Black Thursday post-restoration

William Strutt, Black Thursday, February 6th. 1851, 1864. Reproduced with permission from the State Library of Victoria Collection. The largest fire in Victoria’s history happened in the summer of 1851. It burnt one quarter of the state, killed millions of animals, and a handful of people. Some believe this fire was so ferocious because Aboriginal people had not been able to practice traditional landscape management techniques (like firestick farming) for the 16 years beforehand, thanks to the arrival of sheep farmers. This meant that “fuel” (like dry leaves, branches, dead trees etc.) had built up across the state, making this a devastating fire both economically and environmentally.

Then, in 1851, some of Victoria’s landscapes began another transformation – the rush for gold brought thousands of new immigrants with shovels, axes and gold pans, eager to find their fortune. These gold seekers quickly multiplied (more than 500,000 new arrivals came to Victoria from all over the world between 1851 and 1861, which is the fastest population increase that Australia has ever experienced) as did the environmental change they caused to landscapes in the hunt for shiny yellow metal. Most did not plan to stay on the goldfields – or even in Australia – for long, and thought little of the lasting environmental impacts of their mining activities. Soil was upturned, rivers diverted and polluted, and trees were cut down at a rapid rate. These new arrivals all needed food, shelter and water, and took whatever could be collected from local landscapes, causing a number of plants and animals that had survived the Squatter Era to become locally extinct.

After the social change brought about by the Eureka Rebellion in 1854, many miners decided to stay and make goldfields like Ballarat, Bendigo and Beechworth, a permanent home. At this time, some local landscapes started to be protected for their beauty, or for their good soil for farming. However, this permanency also brought the Industrial Revolution to Victoria, with its wood-hungry steam engines and CO2 emissions. This transformed landscapes again. Trains, boilers, factories and foundries created urban industrial landscapes around Melbourne, Geelong, Ballarat and Bendigo which demanded yet more natural resources to be taken from local environments and re-purposed.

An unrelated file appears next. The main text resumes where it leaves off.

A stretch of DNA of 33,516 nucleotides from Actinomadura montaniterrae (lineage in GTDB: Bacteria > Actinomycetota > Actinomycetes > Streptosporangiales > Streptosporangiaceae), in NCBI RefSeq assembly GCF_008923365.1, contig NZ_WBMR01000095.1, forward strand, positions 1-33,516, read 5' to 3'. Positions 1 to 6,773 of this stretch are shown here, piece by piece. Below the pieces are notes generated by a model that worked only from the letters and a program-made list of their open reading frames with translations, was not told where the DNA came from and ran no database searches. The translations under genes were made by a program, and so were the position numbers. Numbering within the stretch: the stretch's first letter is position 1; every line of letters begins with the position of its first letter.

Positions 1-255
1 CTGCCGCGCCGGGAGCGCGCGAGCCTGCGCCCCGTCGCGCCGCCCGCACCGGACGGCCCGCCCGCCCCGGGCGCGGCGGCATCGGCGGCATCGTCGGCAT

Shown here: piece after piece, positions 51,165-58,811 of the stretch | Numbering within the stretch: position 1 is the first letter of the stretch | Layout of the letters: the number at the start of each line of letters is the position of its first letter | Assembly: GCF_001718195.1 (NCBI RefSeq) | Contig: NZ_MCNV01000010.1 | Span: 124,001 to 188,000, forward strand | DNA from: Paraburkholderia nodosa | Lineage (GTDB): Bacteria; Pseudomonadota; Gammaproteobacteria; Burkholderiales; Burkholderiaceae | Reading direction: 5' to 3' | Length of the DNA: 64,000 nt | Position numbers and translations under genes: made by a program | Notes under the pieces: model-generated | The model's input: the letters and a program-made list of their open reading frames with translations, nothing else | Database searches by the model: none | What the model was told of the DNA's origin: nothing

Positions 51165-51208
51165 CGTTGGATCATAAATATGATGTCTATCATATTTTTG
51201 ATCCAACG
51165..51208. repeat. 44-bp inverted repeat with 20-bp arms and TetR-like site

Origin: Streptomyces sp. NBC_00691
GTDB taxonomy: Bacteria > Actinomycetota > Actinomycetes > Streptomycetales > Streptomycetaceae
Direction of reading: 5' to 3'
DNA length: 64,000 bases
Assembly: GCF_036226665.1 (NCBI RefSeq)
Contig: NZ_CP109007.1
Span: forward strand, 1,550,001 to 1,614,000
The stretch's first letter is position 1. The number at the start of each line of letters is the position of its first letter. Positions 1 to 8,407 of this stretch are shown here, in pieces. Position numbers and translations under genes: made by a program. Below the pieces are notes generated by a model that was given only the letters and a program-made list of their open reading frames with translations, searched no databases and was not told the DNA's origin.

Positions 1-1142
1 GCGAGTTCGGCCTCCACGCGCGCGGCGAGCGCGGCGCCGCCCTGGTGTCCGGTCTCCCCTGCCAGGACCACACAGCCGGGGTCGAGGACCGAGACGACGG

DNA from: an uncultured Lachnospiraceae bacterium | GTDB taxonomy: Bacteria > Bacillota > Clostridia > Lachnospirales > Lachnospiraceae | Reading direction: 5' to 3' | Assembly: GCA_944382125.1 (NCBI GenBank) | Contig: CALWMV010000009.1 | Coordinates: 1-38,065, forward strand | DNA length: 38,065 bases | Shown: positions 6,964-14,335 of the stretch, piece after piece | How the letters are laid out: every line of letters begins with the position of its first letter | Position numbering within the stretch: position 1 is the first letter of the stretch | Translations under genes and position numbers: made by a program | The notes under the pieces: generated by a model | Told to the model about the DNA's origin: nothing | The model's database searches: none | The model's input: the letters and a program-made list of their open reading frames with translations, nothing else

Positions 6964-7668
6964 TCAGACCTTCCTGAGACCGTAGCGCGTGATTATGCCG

steam ops

Sovereign Hill employee in the role of Boiler Attendant feeds a boiler to produce the steam to power working steam exhibits. During Australia’s Industrial Revolution, lots of communities burnt wood from local forests, instead of coal like their European equals to power their steam engines.

From this, modern Victoria as we know it today was born. There are many places across this state where sheep are still farmed, gold is still mined, and factories and foundries still operate. While Aboriginal landscape management practices were disrupted across most of Victoria for more than 180 years, in many places these practices are now being revived by Aboriginal communities and government agencies to help restore biodiversity, and manage bushfire risk. So, next time you travel around Victoria in a car/bus/train/plane, take a moment to think about how much the landscape has changed in recent history, and how it might change again in the future.

Links and References

Australia’s Aboriginal farming history in a nutshell: https://www.news.com.au/technology/environment/indigenous-historian-bruce-pascoe-says-weve-got-our-story-all-wrong/news-story/70518cd1c35efd73c126ec0c19bb8281

The National Museum of Australia has produced a free video series on Australian history, including environmental history: https://www.nma.gov.au/learn/classroom-resources/australian-journey

A free online podcast series made by La Trobe University on Australia’s environmental history: https://itunes.apple.com/au/course/australian-environmental-history/id499537077

The Australian Research Council on “Australia’s Epic Story”: https://epicaustralia.org.au/

Australia and New Zealand’s environmental history by professors Libby Robin and Tom Griffiths: https://ceh.environmentalhistory-au-nz.org/wp-content/uploads/Environmental_History_in_Australasia_2004.pdf

ANU Professor Tim Bonyhady’s take on Australia’s environmental history in “The Colonial Earth” (2003): https://www.bookdepository.com/Colonial-Earth-Tim-Bonyhady/9780522850536

The State Library of Victoria Ergo Blog on Victoria’s experiences of environmental change: http://ergo.slv.vic.gov.au/explore-history/land-exploration/environment

SBS Gold on the environmental impacts of the gold rushes: https://www.sbs.com.au/gold/story.php?storyid=124

Is modern Australian farming broken? https://theconversation.com/friday-essay-dark-emu-and-the-blindness-of-australian-agriculture-97444

An article from The Conversation called “What Australia can learn from Victoria’s shocking biodiversity record”: https://theconversation.com/what-australia-can-learn-from-victorias-shocking-biodiversity-record-113757

How? When? Why? – The Industrial Revolution in Australia

Last of England

Ford Maddox Brown, The Last of England, 1855, reproduced with permission from the Birmingham Museum and Art Gallery.